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What the banks are reading on the consumer financial protection agency

Via Mike Allen, some firm on K Street is thinking hard enough about the Consumer Financial Protection Agency that they've released a 189-page document exhaustively detailing the different CFPA ideas out there, and how they differ from one another. You can download it here. A quick skim will give you an idea of how hard FinReg is going to be to do. Unlike on health-care reform, the public knows virtually nothing about it, there's very little preexisting expertise in Washington on the topic, there are no basic metrics (like how many uninsured are getting covered) that can broadly define the bill, and the opponents will be much, much, much better at fighting out the details.

By Ezra Klein  |  April 7, 2010; 8:25 AM ET
Categories:  Financial Regulation  
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Next: Michael Lewis and the idiots


Oh god! FinReg is back.

Posted by: pj_camp | April 7, 2010 8:51 AM | Report abuse

If financial firms cannot all be regulated effectively, could there be "safe haven" designations for banks, investment firms, credit cards, heck even accounting firms, operating within simple legible rules and governance?

Inside the palisades, clarity, reasonable returns, and boring stability. Outside the safe haven, chaos, gambling, card sharks, liars and no safety at all. Sort of like now, except investors would be able to tell the difference.

Posted by: NoniMausa | April 7, 2010 9:18 AM | Report abuse

Will the new consumer financial protection agency have authority to regulate the "nationwide specialty insurance consumer reporting agencies" as defined by FACTA?

Few people realize the Medical Information Bureau Inc. (MIB), Ingenix Inc. and Milliman Inc. have personal medical report files on them. Like the credit-reporting agencies Experian, TransUnion, and Equifax, these "nationwide specialty consumer reporting agencies" monitor virtually every aspect of a person’s health care.

The health insurance lobbying group AHIP says the Medical Information Bureau Inc (MIB), a private trade group for insurers founded more than a century ago, operates the most extensive database of medical information on individuals who have previously applied for health, life, disability income, critical illness and long-term care insurance in North America.

According to the Washington Post, these medical reports, which are “like credit reports for your health records,” have been created for more than 200 million Americans. The Federal Trade Commission warns that your medical report files may include both medical and non-medical information about you. For instance, personal data collected by the MIB includes medical conditions, your CREDIT REPORT history, driving records, criminal activity, drug use, sexual orientation, lifestyle activities, international travel, participation in hazardous sports, and personal or family genetic history.

Using information from these medical report files, insurance companies can charge you higher premiums or terminate your coverage altogether.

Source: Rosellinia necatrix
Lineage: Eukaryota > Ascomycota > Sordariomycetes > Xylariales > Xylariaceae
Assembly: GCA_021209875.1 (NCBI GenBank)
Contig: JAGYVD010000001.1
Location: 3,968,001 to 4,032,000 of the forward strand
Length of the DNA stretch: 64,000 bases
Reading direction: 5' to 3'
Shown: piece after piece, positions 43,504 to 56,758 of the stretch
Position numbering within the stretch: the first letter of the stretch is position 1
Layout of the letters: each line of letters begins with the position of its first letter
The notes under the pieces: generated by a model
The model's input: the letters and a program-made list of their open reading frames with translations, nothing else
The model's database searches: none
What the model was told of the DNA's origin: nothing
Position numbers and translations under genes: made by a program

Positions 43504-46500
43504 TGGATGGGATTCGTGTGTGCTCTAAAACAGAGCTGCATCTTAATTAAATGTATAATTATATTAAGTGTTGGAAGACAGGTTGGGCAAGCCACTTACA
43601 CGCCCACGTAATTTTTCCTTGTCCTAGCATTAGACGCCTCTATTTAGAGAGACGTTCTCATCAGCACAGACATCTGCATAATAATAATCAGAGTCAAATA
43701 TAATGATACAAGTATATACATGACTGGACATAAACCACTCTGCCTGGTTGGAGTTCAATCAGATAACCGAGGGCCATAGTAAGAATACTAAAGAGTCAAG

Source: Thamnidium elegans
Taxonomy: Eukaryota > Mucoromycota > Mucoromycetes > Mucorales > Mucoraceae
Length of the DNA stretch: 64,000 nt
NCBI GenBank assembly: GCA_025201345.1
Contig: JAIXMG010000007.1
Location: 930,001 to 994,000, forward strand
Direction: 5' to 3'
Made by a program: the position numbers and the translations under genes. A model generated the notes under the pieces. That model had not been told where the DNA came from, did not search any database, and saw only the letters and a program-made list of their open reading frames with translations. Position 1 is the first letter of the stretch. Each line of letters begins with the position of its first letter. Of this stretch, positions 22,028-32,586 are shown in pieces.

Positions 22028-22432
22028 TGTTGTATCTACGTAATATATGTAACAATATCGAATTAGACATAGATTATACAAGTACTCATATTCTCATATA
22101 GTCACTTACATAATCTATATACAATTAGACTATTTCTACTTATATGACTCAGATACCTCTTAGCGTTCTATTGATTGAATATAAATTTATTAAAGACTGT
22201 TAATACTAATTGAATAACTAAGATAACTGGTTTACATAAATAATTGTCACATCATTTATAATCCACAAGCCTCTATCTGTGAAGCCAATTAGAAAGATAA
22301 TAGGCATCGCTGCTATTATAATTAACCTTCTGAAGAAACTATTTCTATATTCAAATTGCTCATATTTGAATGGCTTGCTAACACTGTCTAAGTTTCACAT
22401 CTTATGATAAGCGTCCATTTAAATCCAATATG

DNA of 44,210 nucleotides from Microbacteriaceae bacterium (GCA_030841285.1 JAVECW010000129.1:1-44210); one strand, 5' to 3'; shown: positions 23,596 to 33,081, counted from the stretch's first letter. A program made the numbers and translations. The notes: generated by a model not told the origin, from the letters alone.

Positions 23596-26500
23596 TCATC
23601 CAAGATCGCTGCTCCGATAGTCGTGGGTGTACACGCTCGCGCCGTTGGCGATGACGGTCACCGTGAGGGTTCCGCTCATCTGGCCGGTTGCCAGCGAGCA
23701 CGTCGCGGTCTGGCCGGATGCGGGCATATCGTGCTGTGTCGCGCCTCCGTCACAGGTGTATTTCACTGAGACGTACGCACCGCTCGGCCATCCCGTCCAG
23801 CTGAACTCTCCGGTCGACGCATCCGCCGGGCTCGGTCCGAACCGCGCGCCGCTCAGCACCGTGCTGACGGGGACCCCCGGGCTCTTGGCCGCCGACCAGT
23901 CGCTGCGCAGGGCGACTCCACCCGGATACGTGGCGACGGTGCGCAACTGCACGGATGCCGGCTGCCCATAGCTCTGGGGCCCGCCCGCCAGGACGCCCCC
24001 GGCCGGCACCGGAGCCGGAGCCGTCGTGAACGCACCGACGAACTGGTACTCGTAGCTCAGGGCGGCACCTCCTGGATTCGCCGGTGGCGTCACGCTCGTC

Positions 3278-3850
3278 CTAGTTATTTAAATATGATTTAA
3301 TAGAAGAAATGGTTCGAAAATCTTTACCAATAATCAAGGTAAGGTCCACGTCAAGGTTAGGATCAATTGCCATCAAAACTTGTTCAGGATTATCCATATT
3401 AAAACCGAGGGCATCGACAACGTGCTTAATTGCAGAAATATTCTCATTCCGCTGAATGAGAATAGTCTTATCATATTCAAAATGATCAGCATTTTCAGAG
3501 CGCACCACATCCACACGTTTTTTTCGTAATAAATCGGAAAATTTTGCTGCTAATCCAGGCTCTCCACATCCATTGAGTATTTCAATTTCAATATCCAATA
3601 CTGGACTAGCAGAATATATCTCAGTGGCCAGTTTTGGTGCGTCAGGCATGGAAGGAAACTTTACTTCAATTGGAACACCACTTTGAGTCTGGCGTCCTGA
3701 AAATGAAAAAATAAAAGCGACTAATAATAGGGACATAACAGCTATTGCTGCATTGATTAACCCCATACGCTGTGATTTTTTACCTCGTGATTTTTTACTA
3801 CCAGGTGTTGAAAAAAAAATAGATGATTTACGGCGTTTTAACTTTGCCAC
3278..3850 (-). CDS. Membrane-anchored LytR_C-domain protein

Posted by: mosdef | April 7, 2010 9:33 AM | Report abuse

Ezra, the drama starting next week will be whether the Senate Republicans have laid a partisan trap for Dodd’s finreg bill [1] [2], or were they also “bought off” by Wall Street [3].

In pushing for passage of finreg this year, my guess is that Wall Street is getting ahead of the wave to head off “real” reform.

If you think about it, aren’t we putting the cart before the horse in that the Angelides-chaired Financial Crisis Inquiry Commission should first report their findings that identify the “real” problems to be solved?

[1] Steven Pearlstein, “Dodd 2.0: Maybe we need to reboot,” Washington Post, March 17, 2010 (“They've come up with a set of jury-rigged patches designed to placate as many interest groups as possible while preserving the existing regulatory apparatus and prerogatives. … There are so many political accommodations involving carve-outs and size limits and overlapping responsibilities that it creates exactly the kind of complexity, the opportunities for regulatory arbitrage and the lack of accountability that got us into this mess in the first place.”).

[2] Mike Konczal, “What Would Goldman Lobbyists Hate About the Financial Reform Bill?,” New Deal 2.0, March 18, 2010 (“What would an investment bank hate about this bill, and lobby hard to change? I actually read this bill as if I was a Goldman Sachs lobbyist, looking for all the sections that I hated and made a list of what items I needed to lobby hard on to kill or modify. My final verdict, by the time I got to the end? If I was a Goldman lobbyist, I’d probably shrug and go ‘eh, pass it.’”).

[3] Glenn Greenwald, “More on those ‘neutralized’ special interests,”, March 23, 2010 (“It details the success they had in killing any real competition and reform in the bill (i.e., the public option, Medicare expansion, drug-reimportation, bulk price negotiations, and an end to the insurers' anti-trust exemption). … It was enacted by invoking and strengthening precisely the same corrupt, sleazy practices that have long driven Washington. … Corporate control of the Government is one of the most serious problems, if not the single most serious problem, the nation faces.”).

Posted by: msa_intp | April 7, 2010 3:04 PM | Report abuse

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